Official DVSA statistics show vast number of dangerous vehicles have deemed dangerous since the updated MoT was introduced
Almost three million vehicles have failed their MoTs as a result of ‘dangerous’ defects, with the updated MoT test revealing the true extent of how badly maintained almost 10 per cent of Britain’s cars are.
The MoT test underwent one of the most significant shake-ups in its 59-year history in May 2018, when new defect categories (Minor, Major and Dangerous) and fresh checks were brought in.
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Official data from the 12 months since those changes were introduced has revealed that 2,952,487 of the 31,285,618 vehicles submitted for their MoT failed last year due to defects that were classified as Dangerous. That mean 9.4 per cent of vehicles tested had a fault that posed “a direct and immediate risk to road safety” or “a serious impact on the environment.”
The vast majority (29,537,183) of the vehicles tested were cars, with 2,769,081 (9.37 per cent) failing due to a Dangerous defect. Such faults include missing brake pads, twisted steering shafts, and exhausts that are “likely to become detached.”
Precisely a third of all cars submitted for their MoT in the 12 months since the test changed failed due to Major or Dangerous faults, far higher than the 17 per cent of failing motorbikes, and 29.7 per cent of minibuses. Worryingly, though, 40.9 per cent of goods vehicles with a weight of between two and 37 tonnes failed their test, with over 13 per cent doing so because of a Dangerous fault.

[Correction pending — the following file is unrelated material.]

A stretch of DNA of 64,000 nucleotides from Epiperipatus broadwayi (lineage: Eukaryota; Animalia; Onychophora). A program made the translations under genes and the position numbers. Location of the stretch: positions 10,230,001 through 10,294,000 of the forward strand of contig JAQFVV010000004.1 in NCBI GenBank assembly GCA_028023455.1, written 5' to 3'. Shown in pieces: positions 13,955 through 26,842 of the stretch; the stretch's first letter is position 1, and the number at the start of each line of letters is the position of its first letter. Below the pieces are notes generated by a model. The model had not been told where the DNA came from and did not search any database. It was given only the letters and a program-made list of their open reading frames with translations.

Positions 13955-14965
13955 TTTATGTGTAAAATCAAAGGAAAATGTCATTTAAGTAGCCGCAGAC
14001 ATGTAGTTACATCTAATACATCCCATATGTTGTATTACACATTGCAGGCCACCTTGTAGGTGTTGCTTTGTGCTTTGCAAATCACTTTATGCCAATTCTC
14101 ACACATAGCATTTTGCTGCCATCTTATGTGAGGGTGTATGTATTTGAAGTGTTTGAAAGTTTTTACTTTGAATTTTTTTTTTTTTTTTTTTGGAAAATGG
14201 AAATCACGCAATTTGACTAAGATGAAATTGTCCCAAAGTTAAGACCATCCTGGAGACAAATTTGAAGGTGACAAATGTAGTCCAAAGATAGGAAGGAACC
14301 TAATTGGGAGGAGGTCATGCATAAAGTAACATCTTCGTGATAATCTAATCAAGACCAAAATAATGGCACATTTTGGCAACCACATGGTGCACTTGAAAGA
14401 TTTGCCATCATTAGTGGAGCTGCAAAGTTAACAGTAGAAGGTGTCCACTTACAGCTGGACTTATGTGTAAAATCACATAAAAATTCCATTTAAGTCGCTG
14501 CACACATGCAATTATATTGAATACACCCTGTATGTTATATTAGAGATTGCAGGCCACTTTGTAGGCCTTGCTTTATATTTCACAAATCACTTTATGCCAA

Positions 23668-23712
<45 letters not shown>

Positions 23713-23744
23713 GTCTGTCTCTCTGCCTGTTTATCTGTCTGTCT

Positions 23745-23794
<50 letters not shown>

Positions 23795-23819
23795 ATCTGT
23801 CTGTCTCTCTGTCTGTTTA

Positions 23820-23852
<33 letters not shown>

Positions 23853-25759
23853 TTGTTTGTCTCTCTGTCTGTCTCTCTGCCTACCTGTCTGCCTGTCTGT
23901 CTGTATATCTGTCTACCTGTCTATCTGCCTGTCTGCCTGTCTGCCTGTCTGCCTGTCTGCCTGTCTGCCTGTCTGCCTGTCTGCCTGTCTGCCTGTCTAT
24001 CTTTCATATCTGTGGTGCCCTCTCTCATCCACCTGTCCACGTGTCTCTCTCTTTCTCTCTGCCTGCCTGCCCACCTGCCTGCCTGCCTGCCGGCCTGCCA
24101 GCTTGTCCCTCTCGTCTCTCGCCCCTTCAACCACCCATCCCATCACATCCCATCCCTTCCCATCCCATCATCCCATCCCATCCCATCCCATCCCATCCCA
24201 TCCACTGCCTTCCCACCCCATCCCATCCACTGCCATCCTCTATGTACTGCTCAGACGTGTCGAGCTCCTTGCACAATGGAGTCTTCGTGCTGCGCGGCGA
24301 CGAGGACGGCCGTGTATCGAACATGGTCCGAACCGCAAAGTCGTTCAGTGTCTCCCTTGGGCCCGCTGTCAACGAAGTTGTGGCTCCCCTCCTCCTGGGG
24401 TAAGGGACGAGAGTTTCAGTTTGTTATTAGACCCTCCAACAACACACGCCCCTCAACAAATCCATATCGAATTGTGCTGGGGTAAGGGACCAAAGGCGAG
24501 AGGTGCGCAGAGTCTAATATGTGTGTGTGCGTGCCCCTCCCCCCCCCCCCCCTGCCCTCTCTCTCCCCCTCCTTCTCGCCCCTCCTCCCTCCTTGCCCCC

And officials from the Driver and Vehicle Standards Agency (DVSA), which is responsible for administering the MoT, are concerned that the number of vehicles with dangerous faults is likely to be even higher.
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Neil Barlow, the DVSA’s head of vehicle engineering explained: “With a quarter of cars turning up late for MOT every year, that means there are lots of potentially dangerous vehicles badly in need of inspection.”
“We urge people to sign up to our free MOT reminder service so they get their MOTs done on time, helping keep Britain’s roads safe.”
The most common cause of an MoT failure in the 12 months from May 2018 were problems with suspension components (these caused 18.3 per cent of failures), followed by issues with lights and electrical equipment (14.9 per cent) and brake problems (8.8 per cent).
Number of ‘Dangerous’ defects
Percentage with Dangerous defects
17 per cent
5.14 per cent
33.3 per cent
9.37 per cent
29.7 per cent
7.61 per cent
40.9 per cent
13.46 per cent
33.01 per cent
9.43 per cent
Cars with outstanding recalls add further concern
It is worrying enough that almost three million vehicles had a defect bad enough to be considered dangerous when assessed for their MoT, but the annual roadworthiness check can only pick up so much. At the start of the year, for example, we revealed almost a million UK cars have defective Takata airbags that are subject to an outstanding recall, putting drivers at risk of the ‘bags firing metal shrapnel at their necks if they misfire.
Has your car recently failed its MoT? Let us know below…